In regards to to the final part of your question, is the landlord responsible for some or all of the cost. To figure this out you will need to contact an attorney. If the building had a known problem you may be able to make a case of negligence on the landlord’s part. You may be able to make a case for reduced rent or other ways to receive some financial compensation.

      • A task force involving tenants with the problem, and MTO and lawyers in private practice is needed NOW! Not next month, not in the spring time, but NOW! I would be happy to volunteer as the first lawyer in private practice to become so involved, and I do have ideas on how to accomplish social justice in these cases.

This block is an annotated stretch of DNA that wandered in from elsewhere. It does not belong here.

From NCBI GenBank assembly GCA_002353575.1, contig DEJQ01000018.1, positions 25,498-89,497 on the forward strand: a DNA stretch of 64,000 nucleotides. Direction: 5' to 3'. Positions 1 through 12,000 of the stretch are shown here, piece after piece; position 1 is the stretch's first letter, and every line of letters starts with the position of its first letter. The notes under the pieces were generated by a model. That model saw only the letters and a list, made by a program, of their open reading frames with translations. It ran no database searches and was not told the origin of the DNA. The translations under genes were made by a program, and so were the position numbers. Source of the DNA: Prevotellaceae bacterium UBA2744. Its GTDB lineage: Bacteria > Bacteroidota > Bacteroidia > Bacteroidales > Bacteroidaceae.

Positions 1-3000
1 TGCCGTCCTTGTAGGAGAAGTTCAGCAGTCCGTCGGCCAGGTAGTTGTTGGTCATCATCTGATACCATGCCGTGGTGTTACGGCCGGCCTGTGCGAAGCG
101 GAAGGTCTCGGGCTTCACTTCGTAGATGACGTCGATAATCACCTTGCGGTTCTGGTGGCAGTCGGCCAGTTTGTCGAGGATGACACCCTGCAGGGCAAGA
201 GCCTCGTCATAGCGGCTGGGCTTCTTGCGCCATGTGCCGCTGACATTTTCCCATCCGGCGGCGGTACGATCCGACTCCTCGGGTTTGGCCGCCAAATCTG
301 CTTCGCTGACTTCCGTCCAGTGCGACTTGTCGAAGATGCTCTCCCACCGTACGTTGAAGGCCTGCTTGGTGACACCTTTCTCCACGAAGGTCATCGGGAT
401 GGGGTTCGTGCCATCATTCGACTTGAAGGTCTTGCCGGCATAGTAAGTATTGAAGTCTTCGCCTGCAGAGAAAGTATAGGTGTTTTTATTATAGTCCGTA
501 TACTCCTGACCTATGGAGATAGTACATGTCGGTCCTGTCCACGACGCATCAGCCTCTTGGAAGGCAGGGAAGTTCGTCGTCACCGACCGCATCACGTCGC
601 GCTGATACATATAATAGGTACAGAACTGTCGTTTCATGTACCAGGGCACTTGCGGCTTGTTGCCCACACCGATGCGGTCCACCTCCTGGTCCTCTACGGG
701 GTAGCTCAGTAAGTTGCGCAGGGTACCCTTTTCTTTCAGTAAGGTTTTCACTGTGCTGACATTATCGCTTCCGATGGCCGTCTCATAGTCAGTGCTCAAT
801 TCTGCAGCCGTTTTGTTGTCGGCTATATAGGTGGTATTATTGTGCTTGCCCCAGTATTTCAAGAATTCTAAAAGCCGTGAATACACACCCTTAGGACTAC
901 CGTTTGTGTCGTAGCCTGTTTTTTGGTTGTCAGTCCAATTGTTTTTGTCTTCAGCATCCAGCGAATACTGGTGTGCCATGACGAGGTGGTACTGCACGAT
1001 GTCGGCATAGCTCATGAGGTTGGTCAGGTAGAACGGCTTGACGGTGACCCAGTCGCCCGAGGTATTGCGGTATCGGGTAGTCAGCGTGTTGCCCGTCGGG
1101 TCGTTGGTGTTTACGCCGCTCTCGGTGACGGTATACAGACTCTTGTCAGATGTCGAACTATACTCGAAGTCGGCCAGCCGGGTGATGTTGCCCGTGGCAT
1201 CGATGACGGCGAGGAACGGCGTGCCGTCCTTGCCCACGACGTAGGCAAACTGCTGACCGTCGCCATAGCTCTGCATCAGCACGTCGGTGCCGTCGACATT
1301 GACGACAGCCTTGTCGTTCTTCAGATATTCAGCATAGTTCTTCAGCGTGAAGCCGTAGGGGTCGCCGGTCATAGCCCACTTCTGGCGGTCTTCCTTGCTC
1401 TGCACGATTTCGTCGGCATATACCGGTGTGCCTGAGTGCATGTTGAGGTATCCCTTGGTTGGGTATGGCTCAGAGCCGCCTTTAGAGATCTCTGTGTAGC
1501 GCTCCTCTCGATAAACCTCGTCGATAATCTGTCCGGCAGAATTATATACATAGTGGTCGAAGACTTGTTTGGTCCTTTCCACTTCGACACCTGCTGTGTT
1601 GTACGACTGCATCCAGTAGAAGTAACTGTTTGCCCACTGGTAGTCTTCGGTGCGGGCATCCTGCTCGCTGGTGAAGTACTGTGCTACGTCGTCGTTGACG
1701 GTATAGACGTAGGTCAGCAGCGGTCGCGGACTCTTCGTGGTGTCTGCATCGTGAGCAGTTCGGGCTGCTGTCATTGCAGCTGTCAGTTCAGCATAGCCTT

• MTO should recommend a lawyer or lawyers to you and then meet together to work out a strategy.

    • sharon brown says:

      I have the same issue… two neighboring tenents have had bed bugs, and the landlord will not inform the other tenants of this fact… I feel they should have a duty to disclose somthing of this nature…thanks for your info…. Sharon

      • The Chicago City Council is developing an ordinance around bed bugs. If you could call your alderman and tell them what is happening in your building and ask them to include a provision in the law that would mandate landlords inform tenants if there are bed bugs in the building so that they could be on the look out that would be great.